A prosecutor in the Harris County District Attorney’s Office is taking heat on social media after racist tweets he previously released to the media resurfaced this week.

Assistant District Attorney Waymond Wesley II’s past racist and misogynistic letters have drawn attention in large part because of his significant online presence: When he’s not prosecuting criminal cases, Wesley works as the famous TikToker Chef Way, with over 250,000 followers and 2.7 million likes on his cooking videos. 

Wesley’s racist tweets first went viral online after he posted a TikTok of himself making oxtail pasta last week. Commenters on the video are quick to remind the prosecutor that they haven’t forgotten his previous comments. 

Twitter user @tayshusmama provided a brief summary of some of Wesley’s tweets from the now-deleted @WaymoTheGod account on January 8. In one, he tweeted an image of a dark-skinned black woman and wrote “she’s too black.” In another, he lined up an image of a black woman next to one of a landfill and wrote, “I see no difference.” 

In July 2015, Wesley also opined on the death of Sandra Bland on Twitter. Bland was found dead in a Waller County jail cell after a run-in with State Trooper Brian Encinia during a routine traffic stop. Video of the encounter shows Encinia pointing a gun at Bland to get her out of her car before taking her into the Waller County Jail. Although authorities ruled her death a suicide, many still question her cause of death years later. Her name is remembered among thousands of other black people who have died at the hands of the police and highlights racial injustices in the criminal justice system.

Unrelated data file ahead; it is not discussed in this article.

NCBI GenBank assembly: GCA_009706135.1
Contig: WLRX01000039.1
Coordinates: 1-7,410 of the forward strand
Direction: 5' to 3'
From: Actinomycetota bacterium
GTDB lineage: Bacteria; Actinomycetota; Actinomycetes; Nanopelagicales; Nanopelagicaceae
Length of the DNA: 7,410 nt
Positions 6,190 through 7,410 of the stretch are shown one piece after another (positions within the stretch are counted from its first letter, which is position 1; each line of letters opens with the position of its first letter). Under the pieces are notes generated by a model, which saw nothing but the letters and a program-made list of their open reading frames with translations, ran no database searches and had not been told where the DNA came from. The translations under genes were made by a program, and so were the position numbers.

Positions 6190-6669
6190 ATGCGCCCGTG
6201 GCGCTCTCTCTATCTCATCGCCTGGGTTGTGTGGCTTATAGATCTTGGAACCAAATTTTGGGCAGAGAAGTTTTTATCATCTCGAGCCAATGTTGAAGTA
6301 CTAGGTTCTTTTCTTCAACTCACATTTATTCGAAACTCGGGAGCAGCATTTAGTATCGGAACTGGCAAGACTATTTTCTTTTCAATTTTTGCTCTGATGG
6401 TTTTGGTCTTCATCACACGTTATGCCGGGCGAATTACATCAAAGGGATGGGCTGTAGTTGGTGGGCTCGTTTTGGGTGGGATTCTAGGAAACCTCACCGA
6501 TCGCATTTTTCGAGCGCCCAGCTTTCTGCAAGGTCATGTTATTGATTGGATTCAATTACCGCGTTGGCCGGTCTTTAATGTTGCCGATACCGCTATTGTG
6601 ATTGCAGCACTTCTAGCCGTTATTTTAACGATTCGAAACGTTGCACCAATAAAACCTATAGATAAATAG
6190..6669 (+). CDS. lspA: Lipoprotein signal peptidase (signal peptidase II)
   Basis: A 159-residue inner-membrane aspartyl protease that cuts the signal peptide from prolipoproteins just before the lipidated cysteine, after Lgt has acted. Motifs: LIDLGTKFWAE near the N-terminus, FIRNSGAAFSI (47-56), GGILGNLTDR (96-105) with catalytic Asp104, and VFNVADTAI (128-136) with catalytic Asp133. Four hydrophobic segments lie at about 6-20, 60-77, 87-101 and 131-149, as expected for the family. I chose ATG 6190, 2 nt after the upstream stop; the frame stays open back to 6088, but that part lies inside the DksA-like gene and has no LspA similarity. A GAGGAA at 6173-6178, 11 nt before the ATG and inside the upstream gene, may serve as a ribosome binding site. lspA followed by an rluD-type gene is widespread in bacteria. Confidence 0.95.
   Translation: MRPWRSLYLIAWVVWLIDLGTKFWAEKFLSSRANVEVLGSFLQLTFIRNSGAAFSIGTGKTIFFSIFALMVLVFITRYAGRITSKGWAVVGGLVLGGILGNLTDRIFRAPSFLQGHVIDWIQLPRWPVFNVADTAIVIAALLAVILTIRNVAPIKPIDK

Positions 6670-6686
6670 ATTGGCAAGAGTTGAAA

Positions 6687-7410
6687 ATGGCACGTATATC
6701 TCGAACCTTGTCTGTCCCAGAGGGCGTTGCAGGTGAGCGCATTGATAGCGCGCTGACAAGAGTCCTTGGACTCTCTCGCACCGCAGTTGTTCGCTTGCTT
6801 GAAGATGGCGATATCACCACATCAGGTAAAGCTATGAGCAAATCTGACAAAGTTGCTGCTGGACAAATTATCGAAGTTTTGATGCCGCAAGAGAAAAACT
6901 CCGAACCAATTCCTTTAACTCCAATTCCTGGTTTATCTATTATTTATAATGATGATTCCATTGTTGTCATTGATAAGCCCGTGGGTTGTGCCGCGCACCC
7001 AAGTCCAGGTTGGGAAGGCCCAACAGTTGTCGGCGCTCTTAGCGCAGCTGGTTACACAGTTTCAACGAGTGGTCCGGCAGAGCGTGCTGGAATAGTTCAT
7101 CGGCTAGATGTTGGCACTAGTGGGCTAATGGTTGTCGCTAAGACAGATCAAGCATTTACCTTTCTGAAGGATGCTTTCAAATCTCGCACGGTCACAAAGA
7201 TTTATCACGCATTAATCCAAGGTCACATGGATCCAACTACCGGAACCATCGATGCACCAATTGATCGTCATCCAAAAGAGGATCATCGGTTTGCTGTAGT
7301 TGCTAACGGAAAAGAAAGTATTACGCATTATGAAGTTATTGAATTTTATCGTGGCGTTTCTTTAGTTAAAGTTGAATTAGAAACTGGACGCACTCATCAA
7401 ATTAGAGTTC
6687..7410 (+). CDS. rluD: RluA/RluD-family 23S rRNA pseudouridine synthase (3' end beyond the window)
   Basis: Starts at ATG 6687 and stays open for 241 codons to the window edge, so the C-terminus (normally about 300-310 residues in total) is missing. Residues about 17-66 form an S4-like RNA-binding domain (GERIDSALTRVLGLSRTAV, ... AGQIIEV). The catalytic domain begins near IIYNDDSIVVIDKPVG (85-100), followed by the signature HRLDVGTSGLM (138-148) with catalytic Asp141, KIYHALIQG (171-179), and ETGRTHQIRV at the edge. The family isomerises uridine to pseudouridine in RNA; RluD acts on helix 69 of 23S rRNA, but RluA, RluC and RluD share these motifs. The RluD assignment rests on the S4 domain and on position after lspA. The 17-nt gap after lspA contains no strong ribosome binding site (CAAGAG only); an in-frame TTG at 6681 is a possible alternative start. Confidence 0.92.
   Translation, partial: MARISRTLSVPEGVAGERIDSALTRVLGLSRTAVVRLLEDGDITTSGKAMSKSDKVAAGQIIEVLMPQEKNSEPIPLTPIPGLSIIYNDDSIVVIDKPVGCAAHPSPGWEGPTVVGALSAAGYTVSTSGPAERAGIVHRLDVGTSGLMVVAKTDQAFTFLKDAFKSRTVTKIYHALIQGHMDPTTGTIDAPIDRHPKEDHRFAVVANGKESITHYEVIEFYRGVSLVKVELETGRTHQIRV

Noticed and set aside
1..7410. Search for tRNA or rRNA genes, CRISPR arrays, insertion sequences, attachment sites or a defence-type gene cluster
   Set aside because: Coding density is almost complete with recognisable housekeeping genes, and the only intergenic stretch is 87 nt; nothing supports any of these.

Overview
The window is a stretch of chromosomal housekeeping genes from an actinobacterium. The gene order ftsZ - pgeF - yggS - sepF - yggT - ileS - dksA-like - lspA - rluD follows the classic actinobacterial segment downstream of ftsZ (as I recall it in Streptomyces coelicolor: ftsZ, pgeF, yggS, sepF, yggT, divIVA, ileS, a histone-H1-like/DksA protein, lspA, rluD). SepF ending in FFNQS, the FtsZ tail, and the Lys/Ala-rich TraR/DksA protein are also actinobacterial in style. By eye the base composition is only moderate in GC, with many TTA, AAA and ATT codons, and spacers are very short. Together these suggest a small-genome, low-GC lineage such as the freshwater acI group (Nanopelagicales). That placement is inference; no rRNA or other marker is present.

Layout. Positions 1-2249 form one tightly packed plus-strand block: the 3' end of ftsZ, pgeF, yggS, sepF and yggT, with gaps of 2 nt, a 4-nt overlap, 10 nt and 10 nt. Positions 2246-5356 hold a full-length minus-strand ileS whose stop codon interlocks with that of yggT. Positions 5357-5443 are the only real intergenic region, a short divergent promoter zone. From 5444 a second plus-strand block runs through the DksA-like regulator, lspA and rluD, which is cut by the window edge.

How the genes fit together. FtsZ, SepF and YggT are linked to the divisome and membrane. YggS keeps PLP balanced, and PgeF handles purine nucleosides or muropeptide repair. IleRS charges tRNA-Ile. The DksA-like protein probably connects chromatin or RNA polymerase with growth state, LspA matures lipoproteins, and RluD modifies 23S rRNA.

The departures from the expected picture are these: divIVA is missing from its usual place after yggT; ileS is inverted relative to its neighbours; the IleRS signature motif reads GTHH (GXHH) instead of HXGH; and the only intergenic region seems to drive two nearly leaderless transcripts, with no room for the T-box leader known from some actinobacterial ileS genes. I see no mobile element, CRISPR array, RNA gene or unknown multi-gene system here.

Just weeks after her death, Wesley took to Twitter to share his thoughts on Bland’s death. “If black lives mattered to Sandra Bland, she would not have taken her own life. And I’m serious,” he tweeted on July 29, 2015, according to screenshots posted by @tayshusmama.

As controversy over the prosecutor’s tweets grew online, Wesley attempted to apologize. “I am deeply sorry for those I have hurt with my past tweets that have resurfaced. It was a time in my life when I was sick in more ways than one. Cooking saved me. You have watched a flawed person heal. will continue to heal and learn. Thanks for being along for the ride,” he wrote in a tweet and TikTok posted in the days after the now-infamous oxtail pasta video. 

The Internet may be coming for him, but it looks like Chef Way’s boss, Harris County District Attorney Kim Ogg, still has his back. In a statement, Ogg said, “We recently learned of comments he made in social media posts almost seven years ago. These posts were inappropriate and offensive and do not reflect my values ​​or those of the Harris County District Attorney’s Office. Mr Wesley explained that these posts came during a period when he was struggling with serious personal problems, including alcohol addiction.